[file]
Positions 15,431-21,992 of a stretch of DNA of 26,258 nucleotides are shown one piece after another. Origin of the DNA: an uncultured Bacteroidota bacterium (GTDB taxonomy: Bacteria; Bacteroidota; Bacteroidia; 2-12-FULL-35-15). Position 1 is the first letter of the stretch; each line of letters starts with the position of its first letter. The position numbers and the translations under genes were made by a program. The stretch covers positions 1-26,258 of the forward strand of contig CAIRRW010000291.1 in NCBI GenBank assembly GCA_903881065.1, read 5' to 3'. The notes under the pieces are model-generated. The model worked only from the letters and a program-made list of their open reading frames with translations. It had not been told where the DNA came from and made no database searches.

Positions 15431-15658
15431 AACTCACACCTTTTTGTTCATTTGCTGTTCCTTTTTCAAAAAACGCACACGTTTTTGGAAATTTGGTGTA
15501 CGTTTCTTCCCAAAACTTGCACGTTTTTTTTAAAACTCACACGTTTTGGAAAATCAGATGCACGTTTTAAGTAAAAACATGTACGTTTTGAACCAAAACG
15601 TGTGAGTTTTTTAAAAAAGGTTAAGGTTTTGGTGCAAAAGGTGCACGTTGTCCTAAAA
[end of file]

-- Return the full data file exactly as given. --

Positions 15,431-21,992 of a stretch of DNA of 26,258 nucleotides are shown one piece after another. Origin of the DNA: an uncultured Bacteroidota bacterium (GTDB taxonomy: Bacteria; Bacteroidota; Bacteroidia; 2-12-FULL-35-15). Position 1 is the first letter of the stretch; each line of letters starts with the position of its first letter. The position numbers and the translations under genes were made by a program. The stretch covers positions 1-26,258 of the forward strand of contig CAIRRW010000291.1 in NCBI GenBank assembly GCA_903881065.1, read 5' to 3'. The notes under the pieces are model-generated. The model worked only from the letters and a program-made list of their open reading frames with translations. It had not been told where the DNA came from and made no database searches.

Positions 15431-15658
15431 AACTCACACCTTTTTGTTCATTTGCTGTTCCTTTTTCAAAAAACGCACACGTTTTTGGAAATTTGGTGTA
15501 CGTTTCTTCCCAAAACTTGCACGTTTTTTTTAAAACTCACACGTTTTGGAAAATCAGATGCACGTTTTAAGTAAAAACATGTACGTTTTGAACCAAAACG
15601 TGTGAGTTTTTTAAAAAAGGTTAAGGTTTTGGTGCAAAAGGTGCACGTTGTCCTAAAA